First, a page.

Storytelling and marketing
Storytelling and marketing have a natural connection that few marketing managers properly use. Here we will explore that connection.
Storytelling and marketing
There are a couple of trends in modern marketing that every marketing manager needs to be aware of. Personalization and mobile marketing, are among those at the forefront, which is why we've already covered them in previous articles. But, one of the trends that people often find confusing is storytelling. Is storytelling simply another passing fad, or is it going to stay? Are storytelling and marketing necessarily connected? Or can you orient your campaign without storytelling? Those questions and more are what we are going to cover in the following article.
Storytelling and marketing - a natural connection?
While storytelling may be seen as a new invention, it has been an integral part of marketing since its inception. Ever since people decided to promote themselves, one thing was evidently clear. In order to make your message stick, you need to tell a pretty tale. Those who managed to tell a good story through their marketing succeed in establishing their brand. Those that didn't, failed, and continue to do so even to this day.
What is storytelling
In modern marketing, storytelling means using marketing content to tell a story. While you can use a single instance of marketing content (like an article or a video) to tell a full story, storytelling usually entails multiple instances. It can mean using multiple articles to outline a complicated subject. It can also mean making a Twitter thread in order to make a statement. Or it can mean creating multiple videos over time to highlight certain aspects of your company or showcase the progress you are making over a specific time period.
Why is storytelling useful for marketing
As humans, stories play a major part in our everyday lives. When we try to relocate past events or sum up a certain experience we cannot help but put it in a story format. Furthermore, we are naturally inclined to pay attention to stories, and to people that tell good ones. A good story will not only grab your attention but will also stick with you for a long time. So, it only makes sense to use this inherent power of stories for brand promotion.
How to use storytelling in marketing
We've already given you a couple of examples of how storytelling can be used for marketing. If you think back, you can probably remember other examples of storytelling in marketing that you've run into. But, as you can assume, not all storytelling is effective. To use storytelling to its fullest extent, there are a couple of guidelines that you ought to follow.
What content should you use for storytelling?
While written content seems like a natural choice for storytelling, there is essentially no limit to what you can use. Video, animated, web stories, social media posts... All can be used for effective storytelling. What you need to do is to figure out what type of content suits your brand and your marketing best.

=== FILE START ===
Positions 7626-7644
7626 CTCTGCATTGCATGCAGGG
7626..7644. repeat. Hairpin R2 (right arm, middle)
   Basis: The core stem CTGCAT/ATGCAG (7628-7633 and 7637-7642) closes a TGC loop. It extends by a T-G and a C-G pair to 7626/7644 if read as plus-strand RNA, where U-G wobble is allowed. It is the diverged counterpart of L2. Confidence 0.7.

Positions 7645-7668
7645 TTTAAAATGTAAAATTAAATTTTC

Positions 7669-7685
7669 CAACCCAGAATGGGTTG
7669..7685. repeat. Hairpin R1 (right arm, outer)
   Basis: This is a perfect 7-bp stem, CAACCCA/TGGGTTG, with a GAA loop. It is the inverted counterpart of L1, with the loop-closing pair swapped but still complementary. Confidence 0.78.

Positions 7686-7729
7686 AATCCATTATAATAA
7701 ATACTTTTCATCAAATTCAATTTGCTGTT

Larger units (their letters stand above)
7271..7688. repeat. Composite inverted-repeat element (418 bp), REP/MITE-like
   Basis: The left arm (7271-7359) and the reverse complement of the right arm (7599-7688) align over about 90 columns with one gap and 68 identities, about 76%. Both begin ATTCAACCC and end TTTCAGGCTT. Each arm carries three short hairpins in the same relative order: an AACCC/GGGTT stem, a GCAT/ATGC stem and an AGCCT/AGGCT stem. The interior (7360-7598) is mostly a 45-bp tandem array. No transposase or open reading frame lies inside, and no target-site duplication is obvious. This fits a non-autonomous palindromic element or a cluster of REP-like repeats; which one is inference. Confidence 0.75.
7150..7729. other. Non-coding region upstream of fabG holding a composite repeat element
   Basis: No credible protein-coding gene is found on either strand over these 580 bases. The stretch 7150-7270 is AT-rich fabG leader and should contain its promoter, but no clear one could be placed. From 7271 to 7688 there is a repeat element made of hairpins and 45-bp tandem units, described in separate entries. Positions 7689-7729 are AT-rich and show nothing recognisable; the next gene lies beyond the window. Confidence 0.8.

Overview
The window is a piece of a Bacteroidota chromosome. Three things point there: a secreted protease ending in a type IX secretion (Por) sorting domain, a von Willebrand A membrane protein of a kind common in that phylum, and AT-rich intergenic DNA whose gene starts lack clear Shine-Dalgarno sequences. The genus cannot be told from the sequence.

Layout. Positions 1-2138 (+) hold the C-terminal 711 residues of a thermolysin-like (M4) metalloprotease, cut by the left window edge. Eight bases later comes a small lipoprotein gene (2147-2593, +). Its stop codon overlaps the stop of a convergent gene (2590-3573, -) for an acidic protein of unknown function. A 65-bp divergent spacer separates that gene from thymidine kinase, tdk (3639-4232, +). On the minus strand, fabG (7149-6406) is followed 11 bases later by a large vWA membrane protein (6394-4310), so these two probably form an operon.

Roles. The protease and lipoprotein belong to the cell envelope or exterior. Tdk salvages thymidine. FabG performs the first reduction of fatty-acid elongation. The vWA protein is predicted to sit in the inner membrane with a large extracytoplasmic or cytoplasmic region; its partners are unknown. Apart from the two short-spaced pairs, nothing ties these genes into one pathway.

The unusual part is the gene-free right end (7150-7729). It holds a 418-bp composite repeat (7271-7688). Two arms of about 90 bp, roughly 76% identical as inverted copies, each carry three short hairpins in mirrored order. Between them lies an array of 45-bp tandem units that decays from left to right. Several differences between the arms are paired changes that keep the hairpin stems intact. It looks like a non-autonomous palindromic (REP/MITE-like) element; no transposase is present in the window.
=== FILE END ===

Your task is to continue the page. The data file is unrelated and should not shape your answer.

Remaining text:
For instance, let's say that you just learned about web stories and that you are considering using them for your marketing. You can create individual web stories that help highlight your current marketing content. In fact, this tends to be the safest course of action as you effectively connect the web stories with your brand. But, once you establish a connection, and your customers get used to your webs stories, you can also try to be a bit more creative and use web stories for storytelling.
Web stories can be quite effective in gathering declared data for your customers. What you can do is explain why you are gathering declared data in the first story. Put interactive elements where customers can provide you with data (for instance polls) in the second. And thank them for their input in the third.
Explaining something through videos is a tried and true method of having your content viewed. If you have an important declaration, or you want your customers to learn something important, it is usually smart to put your content in video form. Videos are easy to share and if they are well made, easy to understand. The main limitation in making videos is length. Namely, if your videos are over 2 minutes, you are likely to see a sharp drop-off in customers' interest. Unfortunately, not all subjects can be condensed enough to show in a short video, no matter how creative you are. So, what can you do?
Well, an effective solution is to use video content for storytelling. You can separate a lengthy subject into smaller instances, and describe them separately in each video. If your videos are under 30 seconds, your viewers are far more likely to watch them in their entirety. As such, they will get far better SEO results, and garner a larger audience.
Integrating storytelling with other marketing aspects
While storytelling can be quite powerful in marketing, you don't have to solely rely on it. Some subjects are best presented when they are put in a single piece of content. And trying to shoehorn storytelling where it doesn't belong will only hurt your brand. The best thing to do is to understand what utility storytelling holds and integrate it with the rest of your marketing. Social media posts can promote your stories, and your stories can mention more in-depth content that customers can check out. Don't shy away from integrating interactive elements and connecting your stories to your ongoing marketing. The more you do it, the better your marketing will turn out.
As you can see storytelling and marketing have a natural connection. It is our feeling that companies will recognize this connection more and more as time goes on. So, if you plan on utilizing storytelling, we suggest that you start exploring it now and develop your style as soon as possible.